I’ve been puttering around with a YouTube playlist for a few months, adding songs that I especially enjoy hearing. Most of them aren’t the biggest hits — they’re songs I want to hear more of. So I haven’t included wonderful songs like “Good Vibrations” and “In the Still of the Night”. I’ve got “Let Him Run Wild” and “Ramble Tamble” instead.
Many of the songs are singles I heard on the radio when I was a kid — songs that I’ve never owned but can now hear whenever I want. It’s amazing, and somehow seems improper, that all of this music is available for free.
YouTube apparently allows a playlist to have a maximum of 200 entries. Right now, I’ve got 199 songs or some 10 hours of music (plus unwanted commercials).
Certain artists aren’t well-represented on YouTube. For example, some law firm or corporation apparently makes sure that there are very few Bob Dylan album tracks available; otherwise I’d have included “Highway 61 Revisited” for sure. On the other hand, you can find just about every song ever recorded by many well-known artists. But songs come and go fairly frequently, so it’s never certain that a particular song will be on the list the next time around.
One of the surprises I got while compiling my list is how much I enjoy a particular song by the British Invasion duo Peter and Gordon. I was never a big fan of theirs and would never have thought of “I Go To Pieces” as a personal favorite, but I love it every time I hear it. Released in 1964 (not 1965), the single got up to number 7 in the U.S. It wasn’t a hit in the U.K., failing to make the top 50.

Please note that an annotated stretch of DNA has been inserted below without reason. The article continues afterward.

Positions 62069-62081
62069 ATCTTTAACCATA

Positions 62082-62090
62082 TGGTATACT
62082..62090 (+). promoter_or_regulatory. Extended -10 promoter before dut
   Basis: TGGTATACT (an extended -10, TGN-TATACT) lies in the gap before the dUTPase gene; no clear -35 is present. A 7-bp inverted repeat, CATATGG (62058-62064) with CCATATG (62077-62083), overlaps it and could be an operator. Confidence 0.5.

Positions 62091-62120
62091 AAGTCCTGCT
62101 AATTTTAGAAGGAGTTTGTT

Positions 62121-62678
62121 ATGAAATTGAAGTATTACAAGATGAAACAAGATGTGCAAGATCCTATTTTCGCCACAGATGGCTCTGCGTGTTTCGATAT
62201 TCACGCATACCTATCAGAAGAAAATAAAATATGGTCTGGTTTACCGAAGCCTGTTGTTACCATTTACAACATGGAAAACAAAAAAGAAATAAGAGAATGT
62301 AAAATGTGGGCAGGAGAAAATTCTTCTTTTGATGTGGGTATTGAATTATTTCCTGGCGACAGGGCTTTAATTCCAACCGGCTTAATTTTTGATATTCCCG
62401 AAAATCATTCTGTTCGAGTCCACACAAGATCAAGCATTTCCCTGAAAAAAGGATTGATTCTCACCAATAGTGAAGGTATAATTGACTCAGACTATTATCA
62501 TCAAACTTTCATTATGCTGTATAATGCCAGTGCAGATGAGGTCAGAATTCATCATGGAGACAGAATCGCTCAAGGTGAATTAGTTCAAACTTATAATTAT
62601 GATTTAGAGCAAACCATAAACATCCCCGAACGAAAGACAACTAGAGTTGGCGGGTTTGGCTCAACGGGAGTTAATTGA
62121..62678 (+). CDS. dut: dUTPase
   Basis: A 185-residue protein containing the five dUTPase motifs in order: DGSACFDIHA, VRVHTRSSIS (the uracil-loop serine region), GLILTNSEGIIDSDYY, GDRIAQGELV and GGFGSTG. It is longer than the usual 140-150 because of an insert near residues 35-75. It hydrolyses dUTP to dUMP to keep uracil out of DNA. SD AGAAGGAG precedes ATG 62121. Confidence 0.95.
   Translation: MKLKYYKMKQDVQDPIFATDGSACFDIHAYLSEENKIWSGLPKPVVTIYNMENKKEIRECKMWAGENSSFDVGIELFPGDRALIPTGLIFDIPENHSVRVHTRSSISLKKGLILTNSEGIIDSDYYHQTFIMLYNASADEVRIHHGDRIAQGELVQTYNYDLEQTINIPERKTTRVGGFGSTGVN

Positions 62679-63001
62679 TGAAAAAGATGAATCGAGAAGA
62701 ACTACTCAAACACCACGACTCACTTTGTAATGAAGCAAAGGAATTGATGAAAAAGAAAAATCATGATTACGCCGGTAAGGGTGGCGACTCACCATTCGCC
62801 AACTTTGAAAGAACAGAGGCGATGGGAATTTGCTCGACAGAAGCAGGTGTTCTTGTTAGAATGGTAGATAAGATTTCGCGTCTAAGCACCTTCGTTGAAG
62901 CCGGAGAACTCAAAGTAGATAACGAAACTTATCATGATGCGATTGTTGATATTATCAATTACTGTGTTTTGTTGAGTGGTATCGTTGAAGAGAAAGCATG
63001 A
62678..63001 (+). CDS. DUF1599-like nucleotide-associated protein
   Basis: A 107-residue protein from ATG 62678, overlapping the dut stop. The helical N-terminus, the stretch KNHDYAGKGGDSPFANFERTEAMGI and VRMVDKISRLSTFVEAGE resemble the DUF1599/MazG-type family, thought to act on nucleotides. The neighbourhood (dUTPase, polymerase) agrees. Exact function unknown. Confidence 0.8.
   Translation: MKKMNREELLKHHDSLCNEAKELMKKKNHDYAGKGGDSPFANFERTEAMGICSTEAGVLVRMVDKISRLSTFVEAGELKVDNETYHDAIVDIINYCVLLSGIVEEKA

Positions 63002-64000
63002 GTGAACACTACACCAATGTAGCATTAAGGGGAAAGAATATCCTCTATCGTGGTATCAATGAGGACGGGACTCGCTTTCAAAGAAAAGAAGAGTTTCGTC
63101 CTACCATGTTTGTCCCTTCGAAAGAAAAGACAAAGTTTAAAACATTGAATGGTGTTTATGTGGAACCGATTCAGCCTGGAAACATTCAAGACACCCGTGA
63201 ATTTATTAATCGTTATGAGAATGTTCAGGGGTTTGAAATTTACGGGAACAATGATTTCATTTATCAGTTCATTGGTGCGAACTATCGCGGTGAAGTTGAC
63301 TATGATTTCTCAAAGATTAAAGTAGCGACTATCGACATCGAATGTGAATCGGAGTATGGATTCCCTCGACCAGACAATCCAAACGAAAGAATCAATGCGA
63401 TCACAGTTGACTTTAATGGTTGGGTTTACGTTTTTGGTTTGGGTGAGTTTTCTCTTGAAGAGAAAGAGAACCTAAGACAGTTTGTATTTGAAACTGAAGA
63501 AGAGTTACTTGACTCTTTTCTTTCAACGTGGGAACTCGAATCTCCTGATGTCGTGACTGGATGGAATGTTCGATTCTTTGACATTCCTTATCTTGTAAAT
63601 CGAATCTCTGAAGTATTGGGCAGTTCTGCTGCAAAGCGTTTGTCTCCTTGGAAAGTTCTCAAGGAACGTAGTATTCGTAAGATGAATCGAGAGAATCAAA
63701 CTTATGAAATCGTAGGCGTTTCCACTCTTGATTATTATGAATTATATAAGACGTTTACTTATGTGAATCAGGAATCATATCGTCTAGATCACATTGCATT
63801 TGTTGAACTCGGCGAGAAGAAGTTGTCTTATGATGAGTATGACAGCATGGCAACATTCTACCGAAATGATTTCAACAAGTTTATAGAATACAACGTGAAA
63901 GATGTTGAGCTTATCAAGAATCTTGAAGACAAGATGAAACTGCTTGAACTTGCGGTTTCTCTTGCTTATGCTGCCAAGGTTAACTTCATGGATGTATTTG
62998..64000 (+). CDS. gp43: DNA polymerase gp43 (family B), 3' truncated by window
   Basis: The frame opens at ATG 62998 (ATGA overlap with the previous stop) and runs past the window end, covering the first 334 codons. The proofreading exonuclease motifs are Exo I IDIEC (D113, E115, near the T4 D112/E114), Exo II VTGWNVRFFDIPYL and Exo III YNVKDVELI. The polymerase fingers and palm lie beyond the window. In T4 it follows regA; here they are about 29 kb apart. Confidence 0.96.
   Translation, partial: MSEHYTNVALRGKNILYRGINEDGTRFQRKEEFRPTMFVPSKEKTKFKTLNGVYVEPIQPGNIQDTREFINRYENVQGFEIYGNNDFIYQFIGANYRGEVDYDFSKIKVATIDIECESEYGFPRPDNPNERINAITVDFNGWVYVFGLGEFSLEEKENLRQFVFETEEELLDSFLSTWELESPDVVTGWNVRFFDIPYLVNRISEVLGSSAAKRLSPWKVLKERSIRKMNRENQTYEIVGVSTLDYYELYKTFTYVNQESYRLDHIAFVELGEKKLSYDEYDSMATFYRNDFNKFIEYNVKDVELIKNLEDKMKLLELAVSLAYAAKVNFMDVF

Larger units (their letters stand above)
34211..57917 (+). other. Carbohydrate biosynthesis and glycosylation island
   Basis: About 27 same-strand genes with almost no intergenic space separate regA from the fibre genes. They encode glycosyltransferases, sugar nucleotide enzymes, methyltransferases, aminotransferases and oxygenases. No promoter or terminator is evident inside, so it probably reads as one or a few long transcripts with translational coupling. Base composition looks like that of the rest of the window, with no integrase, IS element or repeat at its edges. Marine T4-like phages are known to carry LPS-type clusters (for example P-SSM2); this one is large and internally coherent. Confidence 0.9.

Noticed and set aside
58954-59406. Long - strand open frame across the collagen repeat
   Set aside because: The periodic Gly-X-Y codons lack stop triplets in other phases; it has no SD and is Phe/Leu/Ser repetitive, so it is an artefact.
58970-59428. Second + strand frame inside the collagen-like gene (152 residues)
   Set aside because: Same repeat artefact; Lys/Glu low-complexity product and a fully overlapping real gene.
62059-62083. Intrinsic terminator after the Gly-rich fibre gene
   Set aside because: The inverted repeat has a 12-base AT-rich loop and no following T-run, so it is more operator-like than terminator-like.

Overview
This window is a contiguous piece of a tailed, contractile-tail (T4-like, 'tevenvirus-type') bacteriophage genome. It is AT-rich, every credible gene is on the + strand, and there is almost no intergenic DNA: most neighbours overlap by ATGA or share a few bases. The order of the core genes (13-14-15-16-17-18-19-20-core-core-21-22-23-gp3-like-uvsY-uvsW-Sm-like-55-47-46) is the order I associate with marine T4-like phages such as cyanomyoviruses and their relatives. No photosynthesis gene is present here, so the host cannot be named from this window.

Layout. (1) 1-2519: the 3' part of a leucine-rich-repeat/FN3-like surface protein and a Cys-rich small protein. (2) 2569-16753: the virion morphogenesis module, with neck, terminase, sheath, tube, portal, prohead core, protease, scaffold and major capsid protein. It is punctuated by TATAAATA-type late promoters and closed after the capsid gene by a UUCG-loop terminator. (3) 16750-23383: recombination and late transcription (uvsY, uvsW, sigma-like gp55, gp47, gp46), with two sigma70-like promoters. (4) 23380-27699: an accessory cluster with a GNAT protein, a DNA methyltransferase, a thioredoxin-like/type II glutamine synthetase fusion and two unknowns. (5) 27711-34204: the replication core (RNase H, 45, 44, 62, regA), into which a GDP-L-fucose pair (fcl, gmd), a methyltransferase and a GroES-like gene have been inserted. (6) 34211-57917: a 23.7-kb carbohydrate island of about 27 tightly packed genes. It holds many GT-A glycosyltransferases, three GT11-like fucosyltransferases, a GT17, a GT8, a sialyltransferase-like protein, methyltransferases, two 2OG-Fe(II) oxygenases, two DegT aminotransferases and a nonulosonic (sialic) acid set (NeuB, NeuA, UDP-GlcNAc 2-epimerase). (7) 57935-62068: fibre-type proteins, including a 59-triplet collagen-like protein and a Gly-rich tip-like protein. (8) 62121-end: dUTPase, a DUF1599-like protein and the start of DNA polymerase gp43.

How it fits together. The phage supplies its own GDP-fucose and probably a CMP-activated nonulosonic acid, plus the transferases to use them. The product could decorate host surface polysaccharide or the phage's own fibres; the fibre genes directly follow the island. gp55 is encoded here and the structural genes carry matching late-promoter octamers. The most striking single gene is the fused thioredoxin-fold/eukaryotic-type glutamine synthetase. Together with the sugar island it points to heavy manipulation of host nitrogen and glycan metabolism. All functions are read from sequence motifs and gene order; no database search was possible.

So, without further ado, thanks to our friends (or Masters of the Universe) at YouTube, here is “I Go To Pieces”, written by Del Shannon (“Runaway”), and performed by Peter Asher (the one who looks like Austin Powers) and the late Gordon Waller:
And here’s a link to my rather large YouTube playlist (“I Go To Pieces” is currently number 70 out of 199 entries):
P.S. 6/25/13 — Looks like I’ll be moving to Spotify. I’ll pay $5 per month to avoid commercials, plus they’ve got “Highway 61 Revisited”.
P.P.S. 6/26/13 — Spotify is pretty amazing. It’s like being in the 21st century. Except it doesn’t seem right that all this music, including new albums, is so cheaply available, the price being either exposure to advertising or a small monthly fee, plus being observed by whatever tracking software they use.